It’s no doubt that animals in feedlots contribute to global warming, as summarized below by a study in 2013:
A 2013 report by the Food and Agriculture Organization (FAO) estimates that livestock contribute 14.5 percent of human-driven greenhouse gas emissions, of which beef cattle represent 42 percent of the emissions. As the report highlights, the main sources for these emissions come from feed production and processing (mostly driven by fertilizer applications on crops fed to animals), enteric fermentation (how the animal digests the food) and manure management (yes, what comes out the backside). However, the climate impact of each of these drivers fluctuates based on how the animals are raised. An estimated 97 percent of cattle (PDF) in the United States finish their days (the final four to six months of life) in concentrated animal feeding operations (CAFOs) where the cows live in close proximity to each other, eating grains and other crops, and producing a lot of waste, which ends up in manure lagoons that release potent greenhouse gasses and pollute local waterways.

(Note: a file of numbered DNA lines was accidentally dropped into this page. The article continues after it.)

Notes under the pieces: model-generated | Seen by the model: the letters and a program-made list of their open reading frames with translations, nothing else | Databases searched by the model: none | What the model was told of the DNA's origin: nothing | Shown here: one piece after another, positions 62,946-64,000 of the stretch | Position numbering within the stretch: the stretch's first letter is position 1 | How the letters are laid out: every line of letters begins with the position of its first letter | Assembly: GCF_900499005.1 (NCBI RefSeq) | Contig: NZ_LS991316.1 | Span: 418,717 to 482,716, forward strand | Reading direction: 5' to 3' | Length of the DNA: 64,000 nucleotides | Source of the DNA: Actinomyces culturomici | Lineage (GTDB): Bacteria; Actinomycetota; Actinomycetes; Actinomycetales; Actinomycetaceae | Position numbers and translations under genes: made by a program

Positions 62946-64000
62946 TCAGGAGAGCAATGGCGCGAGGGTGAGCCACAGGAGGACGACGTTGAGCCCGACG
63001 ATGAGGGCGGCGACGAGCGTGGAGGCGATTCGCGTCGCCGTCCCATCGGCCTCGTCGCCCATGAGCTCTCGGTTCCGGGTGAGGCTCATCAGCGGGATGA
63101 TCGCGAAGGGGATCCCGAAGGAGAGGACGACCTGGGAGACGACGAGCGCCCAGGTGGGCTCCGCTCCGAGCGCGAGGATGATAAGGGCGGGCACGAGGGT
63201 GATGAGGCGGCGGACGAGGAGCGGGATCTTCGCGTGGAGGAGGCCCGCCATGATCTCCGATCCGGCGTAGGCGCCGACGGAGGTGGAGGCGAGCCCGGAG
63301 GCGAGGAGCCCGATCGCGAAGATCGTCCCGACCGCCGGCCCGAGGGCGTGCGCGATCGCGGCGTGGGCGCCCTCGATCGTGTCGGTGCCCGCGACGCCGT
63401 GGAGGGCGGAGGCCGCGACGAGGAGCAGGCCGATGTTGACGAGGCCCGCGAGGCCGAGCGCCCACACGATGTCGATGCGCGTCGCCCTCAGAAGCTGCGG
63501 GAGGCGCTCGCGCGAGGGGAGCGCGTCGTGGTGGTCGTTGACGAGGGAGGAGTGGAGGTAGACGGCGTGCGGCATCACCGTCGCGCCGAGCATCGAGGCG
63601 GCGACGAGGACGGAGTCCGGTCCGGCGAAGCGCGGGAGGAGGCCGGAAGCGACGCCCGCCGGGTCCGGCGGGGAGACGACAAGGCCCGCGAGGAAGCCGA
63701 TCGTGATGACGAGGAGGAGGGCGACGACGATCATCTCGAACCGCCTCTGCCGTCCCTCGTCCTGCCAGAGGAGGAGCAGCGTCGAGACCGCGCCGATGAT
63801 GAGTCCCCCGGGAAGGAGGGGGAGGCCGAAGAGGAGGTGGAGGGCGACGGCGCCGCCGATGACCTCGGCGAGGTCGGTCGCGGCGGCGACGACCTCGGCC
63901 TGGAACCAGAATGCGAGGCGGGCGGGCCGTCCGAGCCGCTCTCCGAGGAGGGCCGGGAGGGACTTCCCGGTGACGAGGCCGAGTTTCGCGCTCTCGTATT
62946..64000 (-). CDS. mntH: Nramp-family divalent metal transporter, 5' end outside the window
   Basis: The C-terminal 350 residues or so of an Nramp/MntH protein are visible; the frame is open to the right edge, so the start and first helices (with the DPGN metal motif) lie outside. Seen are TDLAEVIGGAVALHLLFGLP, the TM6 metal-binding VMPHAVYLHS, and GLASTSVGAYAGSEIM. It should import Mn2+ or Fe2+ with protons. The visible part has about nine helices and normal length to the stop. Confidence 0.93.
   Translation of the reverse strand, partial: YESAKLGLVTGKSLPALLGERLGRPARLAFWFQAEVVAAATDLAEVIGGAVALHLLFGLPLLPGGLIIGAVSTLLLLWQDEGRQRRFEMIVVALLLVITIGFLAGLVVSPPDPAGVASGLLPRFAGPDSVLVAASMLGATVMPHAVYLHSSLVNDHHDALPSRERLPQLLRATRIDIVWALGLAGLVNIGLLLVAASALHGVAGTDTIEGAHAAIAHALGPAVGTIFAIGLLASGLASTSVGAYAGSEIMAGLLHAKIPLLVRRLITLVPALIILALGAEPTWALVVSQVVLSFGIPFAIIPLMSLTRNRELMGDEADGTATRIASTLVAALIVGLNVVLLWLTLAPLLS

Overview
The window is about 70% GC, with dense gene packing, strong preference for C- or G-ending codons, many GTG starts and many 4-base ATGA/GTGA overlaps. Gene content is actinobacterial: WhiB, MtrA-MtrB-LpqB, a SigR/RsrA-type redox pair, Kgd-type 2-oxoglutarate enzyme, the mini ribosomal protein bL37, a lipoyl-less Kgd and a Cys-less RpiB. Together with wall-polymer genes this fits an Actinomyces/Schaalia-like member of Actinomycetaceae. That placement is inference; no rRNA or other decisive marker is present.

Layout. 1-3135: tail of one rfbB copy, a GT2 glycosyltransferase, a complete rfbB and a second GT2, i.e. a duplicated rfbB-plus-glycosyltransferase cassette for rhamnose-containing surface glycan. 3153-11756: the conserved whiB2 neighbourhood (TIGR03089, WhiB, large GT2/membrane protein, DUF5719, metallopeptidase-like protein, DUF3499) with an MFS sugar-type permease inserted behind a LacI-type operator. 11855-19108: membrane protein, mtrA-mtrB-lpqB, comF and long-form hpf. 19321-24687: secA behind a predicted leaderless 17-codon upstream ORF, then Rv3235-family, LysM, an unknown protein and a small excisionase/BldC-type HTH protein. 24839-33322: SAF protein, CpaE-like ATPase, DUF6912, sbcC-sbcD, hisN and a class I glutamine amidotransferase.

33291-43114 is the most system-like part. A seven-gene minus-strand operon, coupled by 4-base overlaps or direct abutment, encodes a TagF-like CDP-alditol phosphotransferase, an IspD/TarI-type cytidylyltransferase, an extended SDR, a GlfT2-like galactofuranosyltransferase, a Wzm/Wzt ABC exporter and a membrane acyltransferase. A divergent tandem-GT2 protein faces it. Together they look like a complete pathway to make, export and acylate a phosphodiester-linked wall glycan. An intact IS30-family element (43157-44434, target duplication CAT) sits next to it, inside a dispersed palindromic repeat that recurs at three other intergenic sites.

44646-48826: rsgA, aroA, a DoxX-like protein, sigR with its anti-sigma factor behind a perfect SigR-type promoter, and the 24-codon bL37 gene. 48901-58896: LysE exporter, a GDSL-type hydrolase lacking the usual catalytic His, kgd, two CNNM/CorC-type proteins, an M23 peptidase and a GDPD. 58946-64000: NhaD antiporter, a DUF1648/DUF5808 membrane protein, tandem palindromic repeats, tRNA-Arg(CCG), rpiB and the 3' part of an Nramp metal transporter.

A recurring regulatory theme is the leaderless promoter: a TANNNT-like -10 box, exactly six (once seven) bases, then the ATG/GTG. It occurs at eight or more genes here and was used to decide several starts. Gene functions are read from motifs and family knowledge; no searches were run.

However, animal raising can also be a “carbon sink” as demonstrated by White Oak Pastures. A LCA analysis in 2017 shows that:
White Oak Pastures offsets as much as 85 percent of the farm’s total carbon emissions and at least 100 percent of the beef emissions. For every kilogram of beef produced, 3.5kg of carbon are sequestered in the farm’s plants and soil. In other words, the study suggests that — unlike a conventional beef operation — White Oak Pastures’ beef is a carbon sink.